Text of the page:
How to Make an Inexpensive DIY Wormery

Michael Hutchinson
Thursday, 1st July 2021

Permaculture reader, Michael Hutchinson, found that two washing up bowls make a great DIY wormery

Making a DIY wormery is easy. I found two cheap plastic basins the same size – you can use plastic crates from any DIY store or car boot sale.

I first drilled holes in the bottom of one basin to allow any liquid to drain out. This can be collected in a tray and diluted 1:10 and used as liquid fertiliser. Four holes were then drilled in the sides and raw plugs pushed through to hold the top basin in place. I guessed the height of this, but think it needs to rest on the compost in the lower basin to allow the worm to migrate. Larger holes were drilled through the base of the top basin, to allow the worms to pass from the lower to the upper.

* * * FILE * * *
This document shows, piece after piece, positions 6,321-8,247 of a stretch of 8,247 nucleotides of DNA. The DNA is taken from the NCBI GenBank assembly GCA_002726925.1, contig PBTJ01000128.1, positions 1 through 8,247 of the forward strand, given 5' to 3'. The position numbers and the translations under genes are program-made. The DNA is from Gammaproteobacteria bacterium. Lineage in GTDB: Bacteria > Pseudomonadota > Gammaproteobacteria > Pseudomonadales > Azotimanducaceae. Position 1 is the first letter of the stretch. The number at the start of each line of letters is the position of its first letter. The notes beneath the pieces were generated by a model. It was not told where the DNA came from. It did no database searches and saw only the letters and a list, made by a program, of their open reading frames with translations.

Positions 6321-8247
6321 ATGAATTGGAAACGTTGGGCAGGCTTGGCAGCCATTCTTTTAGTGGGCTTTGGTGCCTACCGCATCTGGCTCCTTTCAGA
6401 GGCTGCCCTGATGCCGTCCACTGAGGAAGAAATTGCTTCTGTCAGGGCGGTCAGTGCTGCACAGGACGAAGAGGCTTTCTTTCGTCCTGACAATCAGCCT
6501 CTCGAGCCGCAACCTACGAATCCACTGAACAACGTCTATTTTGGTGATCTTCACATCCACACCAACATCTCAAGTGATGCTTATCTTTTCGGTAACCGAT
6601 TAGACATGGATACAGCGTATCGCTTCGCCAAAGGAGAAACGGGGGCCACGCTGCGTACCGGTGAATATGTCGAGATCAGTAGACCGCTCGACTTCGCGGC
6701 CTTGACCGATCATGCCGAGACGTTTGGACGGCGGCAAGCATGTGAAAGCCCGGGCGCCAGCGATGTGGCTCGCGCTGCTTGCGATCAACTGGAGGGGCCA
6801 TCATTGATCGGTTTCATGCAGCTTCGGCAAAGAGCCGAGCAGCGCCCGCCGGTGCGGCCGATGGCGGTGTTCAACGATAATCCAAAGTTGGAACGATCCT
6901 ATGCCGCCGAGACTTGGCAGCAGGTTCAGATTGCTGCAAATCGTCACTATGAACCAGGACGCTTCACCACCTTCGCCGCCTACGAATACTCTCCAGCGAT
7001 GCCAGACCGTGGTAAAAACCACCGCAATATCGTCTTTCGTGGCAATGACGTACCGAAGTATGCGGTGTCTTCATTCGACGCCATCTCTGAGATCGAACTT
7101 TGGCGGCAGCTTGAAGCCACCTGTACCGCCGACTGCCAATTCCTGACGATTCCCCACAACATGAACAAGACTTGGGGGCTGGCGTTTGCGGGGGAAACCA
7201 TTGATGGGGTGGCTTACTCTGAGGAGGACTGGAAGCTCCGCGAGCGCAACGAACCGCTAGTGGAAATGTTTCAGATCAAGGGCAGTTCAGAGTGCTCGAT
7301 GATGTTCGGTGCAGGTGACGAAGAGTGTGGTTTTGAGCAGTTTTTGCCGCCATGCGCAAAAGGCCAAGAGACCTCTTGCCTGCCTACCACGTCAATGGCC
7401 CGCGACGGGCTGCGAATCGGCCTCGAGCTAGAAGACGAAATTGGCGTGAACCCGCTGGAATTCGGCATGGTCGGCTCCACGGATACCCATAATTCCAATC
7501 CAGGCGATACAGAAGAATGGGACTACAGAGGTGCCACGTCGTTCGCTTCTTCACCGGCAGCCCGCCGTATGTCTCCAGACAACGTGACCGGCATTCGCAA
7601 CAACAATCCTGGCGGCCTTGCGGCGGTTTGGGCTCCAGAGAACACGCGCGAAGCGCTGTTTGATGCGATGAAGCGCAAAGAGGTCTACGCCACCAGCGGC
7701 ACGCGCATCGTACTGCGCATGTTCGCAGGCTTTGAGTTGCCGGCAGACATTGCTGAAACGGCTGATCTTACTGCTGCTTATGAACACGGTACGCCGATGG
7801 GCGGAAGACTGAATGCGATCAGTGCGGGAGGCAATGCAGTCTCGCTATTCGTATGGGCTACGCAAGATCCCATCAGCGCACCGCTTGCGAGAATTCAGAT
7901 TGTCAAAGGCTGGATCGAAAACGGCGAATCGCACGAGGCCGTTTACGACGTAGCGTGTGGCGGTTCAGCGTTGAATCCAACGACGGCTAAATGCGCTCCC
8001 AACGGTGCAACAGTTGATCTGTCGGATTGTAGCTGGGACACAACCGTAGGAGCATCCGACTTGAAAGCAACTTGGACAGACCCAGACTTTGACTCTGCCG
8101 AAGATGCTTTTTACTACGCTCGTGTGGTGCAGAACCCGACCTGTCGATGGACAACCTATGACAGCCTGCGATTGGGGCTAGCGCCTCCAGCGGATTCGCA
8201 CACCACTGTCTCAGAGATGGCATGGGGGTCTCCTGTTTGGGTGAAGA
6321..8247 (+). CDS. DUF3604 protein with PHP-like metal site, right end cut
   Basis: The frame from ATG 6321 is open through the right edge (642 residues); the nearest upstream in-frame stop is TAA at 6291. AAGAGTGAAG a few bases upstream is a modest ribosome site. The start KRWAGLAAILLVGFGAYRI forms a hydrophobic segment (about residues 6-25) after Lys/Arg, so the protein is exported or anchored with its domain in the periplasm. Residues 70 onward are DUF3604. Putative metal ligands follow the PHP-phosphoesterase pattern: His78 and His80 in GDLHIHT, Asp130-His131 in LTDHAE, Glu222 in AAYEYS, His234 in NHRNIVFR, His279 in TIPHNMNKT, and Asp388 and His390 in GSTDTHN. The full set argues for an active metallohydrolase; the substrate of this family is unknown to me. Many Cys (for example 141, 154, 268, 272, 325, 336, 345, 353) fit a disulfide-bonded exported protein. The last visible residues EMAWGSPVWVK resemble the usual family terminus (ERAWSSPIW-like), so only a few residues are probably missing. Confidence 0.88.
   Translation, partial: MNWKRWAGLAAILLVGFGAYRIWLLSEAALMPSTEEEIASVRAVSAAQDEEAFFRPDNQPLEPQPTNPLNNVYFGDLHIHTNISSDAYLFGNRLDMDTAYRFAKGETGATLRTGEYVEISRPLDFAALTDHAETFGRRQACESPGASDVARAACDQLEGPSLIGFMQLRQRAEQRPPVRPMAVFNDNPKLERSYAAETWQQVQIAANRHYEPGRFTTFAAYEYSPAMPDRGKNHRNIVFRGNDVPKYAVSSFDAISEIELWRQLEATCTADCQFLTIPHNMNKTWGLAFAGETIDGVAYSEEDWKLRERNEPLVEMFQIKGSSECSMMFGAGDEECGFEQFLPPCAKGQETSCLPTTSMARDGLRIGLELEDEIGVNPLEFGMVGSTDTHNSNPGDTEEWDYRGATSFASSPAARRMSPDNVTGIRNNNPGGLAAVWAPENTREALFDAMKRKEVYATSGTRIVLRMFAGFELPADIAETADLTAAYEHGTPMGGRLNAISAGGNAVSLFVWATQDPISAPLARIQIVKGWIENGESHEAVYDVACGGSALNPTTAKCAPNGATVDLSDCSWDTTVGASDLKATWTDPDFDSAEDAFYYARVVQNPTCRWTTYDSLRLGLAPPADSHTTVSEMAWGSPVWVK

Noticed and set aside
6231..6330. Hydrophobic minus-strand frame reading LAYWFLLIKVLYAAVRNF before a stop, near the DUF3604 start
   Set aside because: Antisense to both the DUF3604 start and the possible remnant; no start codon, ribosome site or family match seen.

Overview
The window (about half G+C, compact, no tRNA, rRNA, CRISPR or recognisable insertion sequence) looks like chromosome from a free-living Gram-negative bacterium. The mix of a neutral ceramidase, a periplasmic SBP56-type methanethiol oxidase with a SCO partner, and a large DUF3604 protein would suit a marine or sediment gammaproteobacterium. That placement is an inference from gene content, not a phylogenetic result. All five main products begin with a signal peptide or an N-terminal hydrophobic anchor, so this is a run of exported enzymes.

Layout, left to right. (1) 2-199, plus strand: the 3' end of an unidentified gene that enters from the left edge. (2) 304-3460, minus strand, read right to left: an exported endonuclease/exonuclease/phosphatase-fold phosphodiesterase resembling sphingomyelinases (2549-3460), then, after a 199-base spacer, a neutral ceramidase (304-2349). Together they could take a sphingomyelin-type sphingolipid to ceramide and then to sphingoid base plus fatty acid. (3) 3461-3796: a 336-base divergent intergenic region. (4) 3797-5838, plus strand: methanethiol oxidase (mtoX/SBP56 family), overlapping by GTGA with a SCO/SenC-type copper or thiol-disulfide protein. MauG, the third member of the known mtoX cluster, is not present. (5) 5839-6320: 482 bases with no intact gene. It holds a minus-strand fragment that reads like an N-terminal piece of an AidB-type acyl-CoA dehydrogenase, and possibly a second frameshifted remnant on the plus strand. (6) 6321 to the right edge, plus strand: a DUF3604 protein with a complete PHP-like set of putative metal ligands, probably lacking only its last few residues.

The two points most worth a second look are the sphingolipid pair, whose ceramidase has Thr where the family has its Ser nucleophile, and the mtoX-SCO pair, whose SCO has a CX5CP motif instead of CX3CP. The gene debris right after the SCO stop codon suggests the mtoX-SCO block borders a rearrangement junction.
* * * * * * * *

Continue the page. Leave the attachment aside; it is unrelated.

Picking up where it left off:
Rawplugs suspend the basin at the bottom over the top one

The idea is that once the compost in the bottom container (basin) is ready to use the second container is added. Waste is then added to this and in time the worms will migrate upwards through the holes, leaving the bottom container with the compost worm-free (more or less).

Both basins stacked so worms can migrate from bottom to top

I put a piece of old carpet on top to help keep the wormery warm, then covered this with a lid to keep rain out.

Overall cost was £3.90 for the two basins, although I could probably had got these for nothing if I'd been less impulsive. Worms cost approximately £10, including postage, for 250g Tiger worms (Eisenia fetida) or Red Wrigglers (Lumbricus rubellus) are the ones to go for.

For a useful guide to all aspects of worm composting see Composting with Worms - Why Waste Your Waste? On special offer at the moment from for £6.50 whilst stocks last.

Useful links

How to make a worm tower

How to make a vermicomposting flush toilet


Small Fry |
Wed, 21/08/2013 - 14:06

Where can I buy wrigglers to buy in uk